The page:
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Actress Elizabeth Taylor Dead at 79

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Known first as the young star with the stunning violet eyes, then the sensual but talented performer with a penchant for marriage, then a tireless crusader in the fight against AIDS, actress Elizabeth Taylor has died. She was 79. Taylor died of congestive heart failure this morning at Cedars-Sinai Medical Center, after six weeks of hospitalization.

Taylor was born in England in 1932 to American parents, and her affection for Britain held her whole life, though she carried dual citizenship. As a child, her stunning eyes and lashes made her stand out on film, and her delight in performing prompted her parents to put her in showbiz. She was signed to Universal in 1941, and the following year to MGM, where she emerged as a teen star. Her breakout adult role was in the 1950 comedy Father of the Bride, co-starring Spencer Tracy.

The actress had great critical success in the mid- to late 1950s: Taylor was nominated for an Academy Award for Best Actress for Raintree County (1957), Cat on a Hot Tin Roof (1958, and Suddenly, Last Summer (1959). One of her most iconic roles to date came in 1960: Cleopatra. "In the public's mind, she was the dark goddess for whom playing Cleopatra, as she did with such notoriety, required no great leap from reality," says the LA Times. She won two Academy Awards for her work in the 1960s, for BUtterfield 8 (1960) and Who's Afraid of Virginia Woolf? (1966)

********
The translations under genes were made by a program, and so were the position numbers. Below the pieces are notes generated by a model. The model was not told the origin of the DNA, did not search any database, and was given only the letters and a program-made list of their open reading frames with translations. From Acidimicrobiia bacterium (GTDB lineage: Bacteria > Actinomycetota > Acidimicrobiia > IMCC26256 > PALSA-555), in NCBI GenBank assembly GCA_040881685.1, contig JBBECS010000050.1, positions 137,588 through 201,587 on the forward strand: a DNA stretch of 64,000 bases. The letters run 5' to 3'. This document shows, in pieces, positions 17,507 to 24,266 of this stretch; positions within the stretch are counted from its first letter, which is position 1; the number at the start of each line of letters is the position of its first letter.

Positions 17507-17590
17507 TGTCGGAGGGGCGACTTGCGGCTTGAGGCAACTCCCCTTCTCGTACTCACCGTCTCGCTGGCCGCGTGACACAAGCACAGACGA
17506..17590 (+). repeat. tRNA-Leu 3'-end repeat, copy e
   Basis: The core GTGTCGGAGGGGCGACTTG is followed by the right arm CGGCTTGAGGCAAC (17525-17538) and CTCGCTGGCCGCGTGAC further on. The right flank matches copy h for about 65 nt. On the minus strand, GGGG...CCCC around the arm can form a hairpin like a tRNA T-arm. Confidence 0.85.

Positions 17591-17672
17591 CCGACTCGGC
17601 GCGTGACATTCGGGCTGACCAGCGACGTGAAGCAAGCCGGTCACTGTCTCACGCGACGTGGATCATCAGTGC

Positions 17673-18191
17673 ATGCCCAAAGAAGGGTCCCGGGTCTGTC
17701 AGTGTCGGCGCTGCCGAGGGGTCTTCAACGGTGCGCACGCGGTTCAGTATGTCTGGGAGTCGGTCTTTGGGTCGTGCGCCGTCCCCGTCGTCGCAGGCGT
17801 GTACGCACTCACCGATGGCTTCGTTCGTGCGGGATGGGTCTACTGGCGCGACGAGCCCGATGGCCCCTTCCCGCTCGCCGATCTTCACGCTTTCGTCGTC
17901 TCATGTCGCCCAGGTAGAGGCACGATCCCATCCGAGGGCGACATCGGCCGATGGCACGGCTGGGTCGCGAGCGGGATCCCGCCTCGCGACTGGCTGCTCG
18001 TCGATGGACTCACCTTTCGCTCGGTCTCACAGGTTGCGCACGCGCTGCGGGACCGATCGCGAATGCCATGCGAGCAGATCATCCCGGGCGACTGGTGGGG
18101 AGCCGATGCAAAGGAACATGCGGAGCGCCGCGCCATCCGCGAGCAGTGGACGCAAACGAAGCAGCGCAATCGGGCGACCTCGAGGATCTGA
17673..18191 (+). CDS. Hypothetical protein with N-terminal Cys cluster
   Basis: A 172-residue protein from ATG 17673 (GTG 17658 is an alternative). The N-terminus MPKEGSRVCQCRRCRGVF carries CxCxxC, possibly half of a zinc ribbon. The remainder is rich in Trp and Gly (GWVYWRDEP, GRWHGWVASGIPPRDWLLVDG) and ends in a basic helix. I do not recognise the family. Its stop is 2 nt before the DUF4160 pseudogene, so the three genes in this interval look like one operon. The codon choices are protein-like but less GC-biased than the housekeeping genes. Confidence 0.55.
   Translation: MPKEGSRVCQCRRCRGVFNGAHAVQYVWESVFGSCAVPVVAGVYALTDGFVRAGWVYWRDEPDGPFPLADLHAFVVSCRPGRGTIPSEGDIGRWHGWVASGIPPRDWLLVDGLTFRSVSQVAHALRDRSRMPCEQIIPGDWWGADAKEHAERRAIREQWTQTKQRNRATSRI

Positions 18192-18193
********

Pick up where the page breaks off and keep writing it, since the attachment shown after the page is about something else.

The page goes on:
Taylor also became infamous for her many marriages over her lifetime. She was married to her first husband, hotel magnate Conrad Hilton, for less than a year. She married Michael Wilding, Michael Todd, Eddie Fisher, Richard Burton (twice), John Warner, and Larry Fortensky. With the exception of Todd, all of her marriages ended in divorce.

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Though Taylor continued acting through the 1970s and 80s and occasionally in more recent years, she remained in the public eye thanks to her perfume creations, her jewelry designs, and her work to fight AIDS. She helped form the American Foundation for AIDS Research (amfAR) and started her own AIDS organization, the Elizabeth Taylor Aids Foundation (ETAF), through which she has raised and donated millions of dollars.

Taylor was diagnosed with congestive heart failure in 2004, and other medical ailments in her last years. She made few public appearances, though she did come out to support her longtime friend Michael Jackson during his 2005 trial. Her last stage appearance was in 2007, for a special benefit performance of A.R. Gurney's play "Love Letters.

Elizabeth Taylor is survived by sons Michael and Christopher Wilding, daughters Liza Todd and Maria Burton, 10 grandchildren and 4 great-grandchildren.